Monday, December 23, 2019

The Fight Is The Gift

Yesterday we went to see a performance of Handel's Messiah at the Roy Thompson Hall, it's a tradition of ours and we both really enjoy it. We left early enough to get lost in the streets of the financial district, another tradition, even with all that we were in our seats about a half-hour before the oratorio and we both busied ourselves reading the program, seeing who the soloists were this year. The mezzo-soprano had a dynamite resume and the tenor's was unusual in the frankness it dealt with his sexuality and his involvement in the LGBT movement. We had seen him before in Hadrien, a new work by Rufus Wainright and knew that he had a stellar voice.

The lights dimmed, the crowd fell into an anticipatory hush and then came in the first violinist, the conductor and the 4 soloists. The mezzo was wearing something a bit unusual, I'm not good at describing clothing. She wore a kind of flowing golden brown trousers and a black top. After some applause, they sat down. She sat with a straight back and her legs were comfortably set, apart, not pinched together.

People were non-plussed by this. Even after she sang, with a voice that could bring down brick and mortar, It was stunning to hear her sing. I greedily looked through the program counting out the number of times she would be singing. She brought passion and artistry to the stage. When the tenor got up to sing, several people glanced at his bio and realized that he was out and proud and gay. The pointed to the bio and passed it around, while he was singing beautifully.

At intermission all I could hear people talking about was how 'distracting' her posture was and how they wished they hadn't read the gay man's bio - "that stuff shouldn't be shoved in our faces." I sat back in my chair and grinned. Being oneself is still controversial. Being different is still an act of defiance.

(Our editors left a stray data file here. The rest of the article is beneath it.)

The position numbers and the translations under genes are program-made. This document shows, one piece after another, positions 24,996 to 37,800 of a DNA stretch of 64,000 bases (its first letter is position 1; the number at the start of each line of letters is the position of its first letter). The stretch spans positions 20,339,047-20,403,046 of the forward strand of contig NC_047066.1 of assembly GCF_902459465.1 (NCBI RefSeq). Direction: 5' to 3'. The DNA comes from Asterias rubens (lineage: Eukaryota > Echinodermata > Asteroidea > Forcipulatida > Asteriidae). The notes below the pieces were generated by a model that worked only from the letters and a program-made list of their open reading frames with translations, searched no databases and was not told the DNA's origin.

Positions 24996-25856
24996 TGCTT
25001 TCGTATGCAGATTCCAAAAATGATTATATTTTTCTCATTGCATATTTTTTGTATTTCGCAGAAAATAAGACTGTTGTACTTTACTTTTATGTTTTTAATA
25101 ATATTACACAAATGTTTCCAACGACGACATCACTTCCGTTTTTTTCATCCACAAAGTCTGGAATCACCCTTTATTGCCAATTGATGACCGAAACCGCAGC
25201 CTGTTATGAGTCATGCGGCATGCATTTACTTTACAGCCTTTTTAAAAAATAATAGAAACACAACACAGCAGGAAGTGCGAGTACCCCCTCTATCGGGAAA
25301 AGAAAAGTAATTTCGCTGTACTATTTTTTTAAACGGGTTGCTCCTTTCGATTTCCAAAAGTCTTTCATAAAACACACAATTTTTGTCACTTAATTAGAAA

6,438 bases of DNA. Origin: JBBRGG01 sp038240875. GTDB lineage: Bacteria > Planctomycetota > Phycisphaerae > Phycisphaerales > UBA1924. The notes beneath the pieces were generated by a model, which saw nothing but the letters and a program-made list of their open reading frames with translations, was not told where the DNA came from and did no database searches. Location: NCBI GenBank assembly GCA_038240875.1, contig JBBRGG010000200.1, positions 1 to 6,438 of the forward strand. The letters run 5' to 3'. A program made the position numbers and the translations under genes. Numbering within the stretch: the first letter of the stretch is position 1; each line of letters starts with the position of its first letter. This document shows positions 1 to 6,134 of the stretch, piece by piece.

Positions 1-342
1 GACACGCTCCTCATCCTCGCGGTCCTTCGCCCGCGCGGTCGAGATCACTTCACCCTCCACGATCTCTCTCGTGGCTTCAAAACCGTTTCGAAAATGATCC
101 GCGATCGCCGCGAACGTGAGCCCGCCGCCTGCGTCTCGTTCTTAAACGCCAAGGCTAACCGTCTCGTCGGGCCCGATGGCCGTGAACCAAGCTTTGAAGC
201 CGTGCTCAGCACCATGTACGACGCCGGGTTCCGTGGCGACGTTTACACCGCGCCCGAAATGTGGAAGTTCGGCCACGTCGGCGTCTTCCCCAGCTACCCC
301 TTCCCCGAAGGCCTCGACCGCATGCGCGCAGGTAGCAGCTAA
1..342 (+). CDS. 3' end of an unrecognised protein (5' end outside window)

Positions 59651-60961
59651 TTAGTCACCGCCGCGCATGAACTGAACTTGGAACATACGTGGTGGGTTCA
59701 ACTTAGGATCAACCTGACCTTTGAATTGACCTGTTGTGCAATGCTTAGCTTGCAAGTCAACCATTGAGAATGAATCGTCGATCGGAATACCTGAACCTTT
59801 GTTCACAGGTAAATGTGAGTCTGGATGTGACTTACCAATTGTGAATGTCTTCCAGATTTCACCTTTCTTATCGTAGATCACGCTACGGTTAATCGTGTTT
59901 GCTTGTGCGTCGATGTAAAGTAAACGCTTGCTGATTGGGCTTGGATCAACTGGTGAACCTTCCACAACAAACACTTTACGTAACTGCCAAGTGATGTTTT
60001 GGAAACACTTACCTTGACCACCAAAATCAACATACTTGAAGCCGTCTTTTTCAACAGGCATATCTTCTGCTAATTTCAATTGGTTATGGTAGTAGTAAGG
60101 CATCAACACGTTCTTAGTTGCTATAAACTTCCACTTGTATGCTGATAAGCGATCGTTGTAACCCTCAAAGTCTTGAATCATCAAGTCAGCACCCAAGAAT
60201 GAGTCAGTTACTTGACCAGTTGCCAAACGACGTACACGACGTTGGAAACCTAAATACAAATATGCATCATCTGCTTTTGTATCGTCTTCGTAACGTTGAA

The fact that these people were roiling in judgment at an oratory called, "the Messiah," you know the dud that hung around with people that most would ignore.

Another gift of the season, seeing people, of remarkable talent, dare to be who they were. That's what the fight had been for, and those that follow us, are still fighting, in arenas we never thought possible mere years ago.

3 comments:

LynnPB said...

Amen

ABEhrhardt said...

Good for the singers, putting information about themselves out there. People are so judgmental!

The ONLY thing important should be what range their voice is in, and whether they can sing the work properly. Some women have sung tenor parts because there isn't enough written for their voice range, etc.

The world CANNOT go back to binary. No matter how hard it tries to suppress the people who are different, the information is out as well as some of the people.

I think we are far richer for it.

Ron Arnold said...

It always amazes me that a person's 'being' can diminish their talents in the eyes of some people. It's stunning. Performers are judged by their choice in political identification, their sexuality, their tattoos, etc. It's like there is some purity vetting or something for people who perform - and especially for those who perform what some consider 'sacred' music. It's a ridiculous form of entitlement in those who expect that performers meet their standards of purity.

And what's saddest is - their entitlement kept them from savoring what sounded like a beautiful performance. They poisoned themselves, and didn't even know it . . . .